this post is part 1 in my inquiry series. wonder wall boards are built at the beginning of a unit and are kept alive throughout student learning. begin building this board when you provoke students to think about the topic you will be studying. students will look at artifacts and ask questions about what they are seeing. i use artifacts to help provoke conversations and interests in a topic at the beginning of a unit.
now, having them ask questions is the next step. students will take sticky notes and ask questions about what they see. use these doodle notes in my free resource library to help your students keep track of what they are thinking. these questions are the driving force behind your learning. put student questions beside the artifact or picture on the wonder wall, and throughout the learning strive to answer these questions and keep track of unanswered questions.
the ownership over how to “show what they know” is fantastic. students accustomed to “doing school” and having teachers drive the content. however, when given the chance for students to choose their own topic, some don’t know where to begin or even have an idea to explore. i am certain that this is not just due to age, but due to the fact that teachers have not felt that they were prepared to venture into uncharted territory — off the curriculum map. i will fall behind on the pacing guide! these are valid concerns — we’ve been trained to stick to the guides. simply put, a wonder wall (aka “wall of inquiry”) is a place in the classroom for students to post topics they wonder about or questions they have.
all it needs is a title, directions, and some post-it notes for students to write on. i didn’t have a plan in place for how to handle the questions- they weren’t part of our curriculum and i didn’t know what to do with them. a wonder wall with a solid procedure and a bit of structure would have solved my problems of the past. to really give students a voice, allow them to share their findings with an authentic audience. at a basic level, simply use five minutes at the end of class for a student to share their question and the answer they found. these mini-explorations based on student-generated questions are the perfect stepping stone to a genius hour project or innovation day. if you think a wonder wall would work for you, you won’t want to miss edcloset’s article on effective bulletin boards, madlylearning.com’s thorough post on making a wonder wall, or how to ramp up curiosity with smekens education. then you’ll definitely want to check out educationcloset’s driving questions for arts-based inquiry and the umbrella of inquiry.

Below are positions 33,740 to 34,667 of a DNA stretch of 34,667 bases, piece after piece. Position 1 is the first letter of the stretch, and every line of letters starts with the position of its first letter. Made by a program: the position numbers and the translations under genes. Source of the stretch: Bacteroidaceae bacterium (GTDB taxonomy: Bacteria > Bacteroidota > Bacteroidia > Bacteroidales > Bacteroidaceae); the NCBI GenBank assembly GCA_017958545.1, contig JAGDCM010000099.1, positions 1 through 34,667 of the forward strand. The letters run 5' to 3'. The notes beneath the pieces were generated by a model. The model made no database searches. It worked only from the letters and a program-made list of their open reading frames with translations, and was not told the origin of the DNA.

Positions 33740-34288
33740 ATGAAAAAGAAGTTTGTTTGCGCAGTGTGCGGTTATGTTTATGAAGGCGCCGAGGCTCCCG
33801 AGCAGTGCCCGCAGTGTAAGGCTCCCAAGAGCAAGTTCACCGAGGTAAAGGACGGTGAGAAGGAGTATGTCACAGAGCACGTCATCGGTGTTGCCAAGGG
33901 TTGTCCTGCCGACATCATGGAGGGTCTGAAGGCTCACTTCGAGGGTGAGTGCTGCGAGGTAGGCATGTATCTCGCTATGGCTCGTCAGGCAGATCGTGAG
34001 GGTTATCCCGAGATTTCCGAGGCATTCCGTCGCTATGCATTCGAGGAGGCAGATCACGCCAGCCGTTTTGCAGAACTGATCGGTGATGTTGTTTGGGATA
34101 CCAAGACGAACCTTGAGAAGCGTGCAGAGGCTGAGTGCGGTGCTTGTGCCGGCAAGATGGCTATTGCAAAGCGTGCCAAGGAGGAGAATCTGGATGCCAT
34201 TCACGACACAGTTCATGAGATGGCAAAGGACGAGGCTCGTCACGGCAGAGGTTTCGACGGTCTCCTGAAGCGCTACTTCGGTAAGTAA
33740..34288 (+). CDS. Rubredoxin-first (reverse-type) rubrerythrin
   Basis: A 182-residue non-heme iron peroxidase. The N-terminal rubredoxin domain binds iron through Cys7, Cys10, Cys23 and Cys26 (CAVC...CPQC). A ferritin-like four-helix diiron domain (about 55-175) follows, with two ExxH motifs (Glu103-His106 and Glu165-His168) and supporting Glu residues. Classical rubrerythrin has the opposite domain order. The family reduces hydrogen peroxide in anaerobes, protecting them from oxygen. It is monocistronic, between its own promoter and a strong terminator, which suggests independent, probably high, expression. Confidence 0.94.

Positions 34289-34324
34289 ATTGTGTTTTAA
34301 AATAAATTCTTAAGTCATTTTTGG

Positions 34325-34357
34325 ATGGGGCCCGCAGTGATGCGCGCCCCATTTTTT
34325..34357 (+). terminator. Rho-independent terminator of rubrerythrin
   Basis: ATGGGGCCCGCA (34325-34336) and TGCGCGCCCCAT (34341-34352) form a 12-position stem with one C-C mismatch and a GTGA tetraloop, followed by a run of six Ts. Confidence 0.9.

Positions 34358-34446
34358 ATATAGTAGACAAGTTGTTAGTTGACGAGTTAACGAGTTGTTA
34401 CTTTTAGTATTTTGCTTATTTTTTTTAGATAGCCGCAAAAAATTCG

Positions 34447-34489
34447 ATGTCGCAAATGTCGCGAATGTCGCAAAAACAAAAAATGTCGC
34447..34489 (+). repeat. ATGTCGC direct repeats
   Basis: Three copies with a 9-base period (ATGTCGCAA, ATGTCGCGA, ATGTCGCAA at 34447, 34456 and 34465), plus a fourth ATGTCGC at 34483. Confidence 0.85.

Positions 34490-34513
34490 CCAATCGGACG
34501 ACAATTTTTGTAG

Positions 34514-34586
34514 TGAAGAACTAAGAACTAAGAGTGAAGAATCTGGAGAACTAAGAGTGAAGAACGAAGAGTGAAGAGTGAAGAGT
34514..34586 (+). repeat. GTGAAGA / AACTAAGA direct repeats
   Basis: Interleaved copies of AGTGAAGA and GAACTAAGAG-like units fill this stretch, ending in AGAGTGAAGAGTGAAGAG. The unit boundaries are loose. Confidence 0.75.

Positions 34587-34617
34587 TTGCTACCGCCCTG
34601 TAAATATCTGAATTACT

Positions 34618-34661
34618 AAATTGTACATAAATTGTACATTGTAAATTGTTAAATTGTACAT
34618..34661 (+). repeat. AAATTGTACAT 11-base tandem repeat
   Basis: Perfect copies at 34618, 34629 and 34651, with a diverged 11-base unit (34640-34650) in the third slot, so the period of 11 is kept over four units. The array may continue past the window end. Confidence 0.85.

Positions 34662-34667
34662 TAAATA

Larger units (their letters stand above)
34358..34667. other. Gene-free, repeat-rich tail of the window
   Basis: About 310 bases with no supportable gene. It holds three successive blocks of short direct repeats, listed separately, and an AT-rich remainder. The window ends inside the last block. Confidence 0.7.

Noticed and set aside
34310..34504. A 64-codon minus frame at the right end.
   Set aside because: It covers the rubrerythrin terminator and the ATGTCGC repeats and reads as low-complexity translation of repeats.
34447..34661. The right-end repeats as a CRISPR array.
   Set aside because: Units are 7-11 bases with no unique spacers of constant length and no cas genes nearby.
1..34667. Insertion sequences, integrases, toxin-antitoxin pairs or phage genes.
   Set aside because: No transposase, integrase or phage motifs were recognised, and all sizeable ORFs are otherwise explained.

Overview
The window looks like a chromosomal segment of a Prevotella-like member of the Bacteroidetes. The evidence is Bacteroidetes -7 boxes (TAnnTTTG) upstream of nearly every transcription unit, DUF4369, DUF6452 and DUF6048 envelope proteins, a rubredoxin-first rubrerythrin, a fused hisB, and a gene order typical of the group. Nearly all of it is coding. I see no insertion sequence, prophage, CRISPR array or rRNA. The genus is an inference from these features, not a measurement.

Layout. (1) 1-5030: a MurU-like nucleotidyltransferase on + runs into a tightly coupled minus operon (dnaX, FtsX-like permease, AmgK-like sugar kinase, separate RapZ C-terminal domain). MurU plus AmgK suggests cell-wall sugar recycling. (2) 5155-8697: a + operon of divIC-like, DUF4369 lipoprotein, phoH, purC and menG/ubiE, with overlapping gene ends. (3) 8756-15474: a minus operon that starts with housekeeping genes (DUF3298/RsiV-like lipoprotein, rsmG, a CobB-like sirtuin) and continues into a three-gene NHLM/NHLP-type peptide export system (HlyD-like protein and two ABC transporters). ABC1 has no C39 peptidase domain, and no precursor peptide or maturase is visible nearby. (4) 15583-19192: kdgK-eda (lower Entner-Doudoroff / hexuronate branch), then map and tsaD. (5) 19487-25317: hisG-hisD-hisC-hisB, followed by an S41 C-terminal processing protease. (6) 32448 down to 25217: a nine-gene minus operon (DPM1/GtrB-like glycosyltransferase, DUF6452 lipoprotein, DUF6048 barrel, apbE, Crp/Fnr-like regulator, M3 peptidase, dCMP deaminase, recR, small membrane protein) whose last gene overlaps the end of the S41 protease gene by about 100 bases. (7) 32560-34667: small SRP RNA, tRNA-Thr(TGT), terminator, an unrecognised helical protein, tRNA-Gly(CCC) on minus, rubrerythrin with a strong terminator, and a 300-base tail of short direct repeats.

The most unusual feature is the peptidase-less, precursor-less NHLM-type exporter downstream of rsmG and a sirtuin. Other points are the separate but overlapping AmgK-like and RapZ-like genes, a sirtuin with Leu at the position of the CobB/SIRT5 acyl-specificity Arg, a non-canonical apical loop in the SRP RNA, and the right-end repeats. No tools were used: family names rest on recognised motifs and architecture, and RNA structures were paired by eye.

wonder wall. create one before the start of a new unit then at the end see how many questions were answered and any new wonderings the students have. a wonder wall classroom display provides students with the opportunity to record the things they ‘wonder about’. when a seemingly random use this space themed wonder wall display within your classroom or learning space to display students wonderings of space., wonder wall classroom ideas, wonder wall classroom ideas, wonder wall display, wonder wall bulletin board, wonder wall ideas.
using a wonder wall at the beginning of an inquiry unit means that you provoke students to think about a topic. providing them with artifacts gets them thinking simply put, a wonder wall (aka “wall of inquiry”) is a place in the classroom for students to post topics they wonder about or questions thousands of free teaching resources to download; pick your own free resource every week with our newsletter; suggest a resource! you want it? we’ll make it; 24, wonder wall questions, wonderwall, twinkl, wonderwall games, wonderwall kindergarten, inquiry wall, teachers pay teachers, wonderwall school, wonderopolis, i wonder questions and answers. how do you use wonder walls in the classroom? what is a wonder wall education? how do you make a wonder wall? what makes a good classroom wall display?
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